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Bansi Sharma @bansisharma
, 11 tweets, 2 min read Read on Twitter
Yes, we can avoid this by funding the wall. Democratic opposition to the wall is unprincipled and demagogic.
12 years ago, Congress, with bipartisan support, passed the Security Fence Act of 2006. The bill was signed into law by George Bush to overwhelming public applause. The stopgap legislation led to some 650 miles of steel fence, while leaving the rest of 1,950-mile border unfenced.
In those days there were not, as now, nearly 50 million foreign-born immigrants living in the United States, perhaps nearly 15 million of them illegally. Sheer numbers have radically changed electoral politics.
Take California. One out of four residents in California is foreign-born. Not since 2006 has any California Republican been elected to statewide office.

The solidly blue states of Colorado, Nevada and New Mexico, voted red as recently as 2004 for George W. Bush.
Once upon a time, Democrats such as Hillary and Bill Clinton and Barack Obama talked tough about illegal immigration. They even ruled out amnesty while talking up a new border wall.
In those days, progressives saw illegal immigration as illiberal -- or at least not as a winning proposition among union households and the working poor. Democratic constituencies opposed importing inexpensive foreign labor for corporate bosses.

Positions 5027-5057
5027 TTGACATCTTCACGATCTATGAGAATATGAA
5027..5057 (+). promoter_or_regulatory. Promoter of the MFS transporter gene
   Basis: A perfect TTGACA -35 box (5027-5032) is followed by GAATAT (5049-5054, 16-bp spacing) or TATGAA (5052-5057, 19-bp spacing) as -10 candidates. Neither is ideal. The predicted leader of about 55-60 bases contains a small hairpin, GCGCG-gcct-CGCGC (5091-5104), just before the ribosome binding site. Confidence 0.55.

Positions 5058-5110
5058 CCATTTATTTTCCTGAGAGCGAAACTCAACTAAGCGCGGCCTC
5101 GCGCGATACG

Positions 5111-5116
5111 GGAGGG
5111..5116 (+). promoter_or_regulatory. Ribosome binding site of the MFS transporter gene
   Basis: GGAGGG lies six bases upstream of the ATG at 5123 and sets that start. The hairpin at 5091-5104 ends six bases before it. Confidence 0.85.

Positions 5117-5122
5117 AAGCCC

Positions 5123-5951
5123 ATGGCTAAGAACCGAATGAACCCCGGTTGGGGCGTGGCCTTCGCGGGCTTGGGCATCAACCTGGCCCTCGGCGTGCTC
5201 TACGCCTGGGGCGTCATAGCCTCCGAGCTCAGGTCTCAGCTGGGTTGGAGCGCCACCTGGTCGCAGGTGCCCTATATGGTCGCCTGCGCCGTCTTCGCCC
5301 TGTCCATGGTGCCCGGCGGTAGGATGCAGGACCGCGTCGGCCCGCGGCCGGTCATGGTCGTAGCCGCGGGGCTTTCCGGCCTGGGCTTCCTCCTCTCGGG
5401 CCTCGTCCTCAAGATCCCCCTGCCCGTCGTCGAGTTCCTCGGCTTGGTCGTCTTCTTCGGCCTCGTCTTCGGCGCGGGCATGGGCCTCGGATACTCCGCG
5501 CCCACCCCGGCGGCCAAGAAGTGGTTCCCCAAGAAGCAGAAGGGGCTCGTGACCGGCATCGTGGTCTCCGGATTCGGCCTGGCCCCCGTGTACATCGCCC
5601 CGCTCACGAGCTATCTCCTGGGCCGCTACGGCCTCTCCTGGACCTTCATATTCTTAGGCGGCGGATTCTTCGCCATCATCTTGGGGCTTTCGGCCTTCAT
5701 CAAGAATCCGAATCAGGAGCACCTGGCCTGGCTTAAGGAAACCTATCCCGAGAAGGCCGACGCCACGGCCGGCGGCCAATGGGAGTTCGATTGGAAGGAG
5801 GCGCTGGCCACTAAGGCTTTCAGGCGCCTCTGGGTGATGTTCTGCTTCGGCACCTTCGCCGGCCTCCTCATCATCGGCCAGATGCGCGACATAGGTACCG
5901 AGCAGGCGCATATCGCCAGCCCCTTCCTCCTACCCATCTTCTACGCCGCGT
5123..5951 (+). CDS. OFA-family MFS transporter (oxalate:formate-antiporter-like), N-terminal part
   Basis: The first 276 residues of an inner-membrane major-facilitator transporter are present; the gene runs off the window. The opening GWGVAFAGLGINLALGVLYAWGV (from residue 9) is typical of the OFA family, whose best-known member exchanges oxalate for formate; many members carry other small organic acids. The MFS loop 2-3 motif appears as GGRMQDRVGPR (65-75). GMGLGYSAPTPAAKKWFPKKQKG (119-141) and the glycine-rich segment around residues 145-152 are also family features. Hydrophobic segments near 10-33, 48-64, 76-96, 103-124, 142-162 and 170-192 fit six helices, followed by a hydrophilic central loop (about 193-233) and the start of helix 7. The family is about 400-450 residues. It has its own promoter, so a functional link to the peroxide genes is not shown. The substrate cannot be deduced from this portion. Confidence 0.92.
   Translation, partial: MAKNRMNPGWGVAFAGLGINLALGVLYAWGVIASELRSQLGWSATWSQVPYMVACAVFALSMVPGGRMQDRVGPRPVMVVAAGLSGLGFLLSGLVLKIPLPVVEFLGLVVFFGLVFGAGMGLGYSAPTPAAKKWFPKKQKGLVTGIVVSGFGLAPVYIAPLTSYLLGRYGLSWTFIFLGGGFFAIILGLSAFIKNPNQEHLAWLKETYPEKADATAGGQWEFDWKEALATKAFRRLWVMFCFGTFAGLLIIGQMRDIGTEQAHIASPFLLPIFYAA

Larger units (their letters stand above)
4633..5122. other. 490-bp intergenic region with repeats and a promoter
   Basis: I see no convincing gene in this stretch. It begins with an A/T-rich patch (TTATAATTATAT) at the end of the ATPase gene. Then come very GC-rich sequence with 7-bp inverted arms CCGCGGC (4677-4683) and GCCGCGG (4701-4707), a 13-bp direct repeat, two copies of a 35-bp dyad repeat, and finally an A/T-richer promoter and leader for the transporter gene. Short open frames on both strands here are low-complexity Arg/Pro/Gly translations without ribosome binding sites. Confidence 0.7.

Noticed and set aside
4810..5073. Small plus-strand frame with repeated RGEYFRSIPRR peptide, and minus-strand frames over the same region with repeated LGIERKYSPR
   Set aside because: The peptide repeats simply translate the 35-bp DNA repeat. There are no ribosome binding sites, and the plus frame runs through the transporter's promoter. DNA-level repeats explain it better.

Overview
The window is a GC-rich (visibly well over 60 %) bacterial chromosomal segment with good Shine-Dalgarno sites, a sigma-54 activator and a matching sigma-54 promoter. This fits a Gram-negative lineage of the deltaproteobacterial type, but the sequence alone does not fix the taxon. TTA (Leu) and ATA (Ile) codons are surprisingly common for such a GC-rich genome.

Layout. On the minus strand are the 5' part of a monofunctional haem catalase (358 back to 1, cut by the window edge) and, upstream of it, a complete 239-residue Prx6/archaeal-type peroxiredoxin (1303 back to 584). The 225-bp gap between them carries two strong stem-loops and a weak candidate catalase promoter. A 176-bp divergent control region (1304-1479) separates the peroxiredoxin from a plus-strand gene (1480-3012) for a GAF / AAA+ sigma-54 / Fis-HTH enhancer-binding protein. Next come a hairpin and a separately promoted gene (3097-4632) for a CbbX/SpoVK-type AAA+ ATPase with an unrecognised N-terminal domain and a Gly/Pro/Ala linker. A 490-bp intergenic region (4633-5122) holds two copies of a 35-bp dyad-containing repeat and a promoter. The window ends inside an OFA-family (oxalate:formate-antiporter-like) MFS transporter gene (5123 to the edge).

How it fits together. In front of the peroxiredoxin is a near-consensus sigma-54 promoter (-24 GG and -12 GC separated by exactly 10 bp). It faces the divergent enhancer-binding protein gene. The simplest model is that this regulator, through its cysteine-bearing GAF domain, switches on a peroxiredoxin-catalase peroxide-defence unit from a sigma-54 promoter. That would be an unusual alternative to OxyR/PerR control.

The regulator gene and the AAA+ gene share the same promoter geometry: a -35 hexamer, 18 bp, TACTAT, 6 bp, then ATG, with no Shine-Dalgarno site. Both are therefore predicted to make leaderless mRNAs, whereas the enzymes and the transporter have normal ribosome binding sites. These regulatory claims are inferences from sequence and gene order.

So, what happened? Again, numbers. Salad-bowl multiculturalism, growing tribalism and large numbers of unassimilated immigrants added up to politically advantageous demography for Democrats. Progressives conclude that de facto open borders are good long-term politics.
In contrast, a wall would likely reduce illegal immigration dramatically and with it future Democratic constituents. Legal, meritocratic, measured and diverse immigration in its place would likely end up being politically neutral.
And without fresh waves of undocumented immigrants from south of the border, identity politics would wane. All prior efforts to ensure border security -- sanctions against employers, threats to cut off foreign aid to Mexico, and talk of tamper-proof identity cards -- have failed.
Instead, amnesties, expanded entitlements and hundreds of sanctuary jurisdictions offer incentives for waves of undocumented immigrants.
"The reason a secure border wall has not been built is not apprehension that it would not work, but rather real fear that it would work only too well."

Credit: Above thread based on an article by Victor Davis Hanson.

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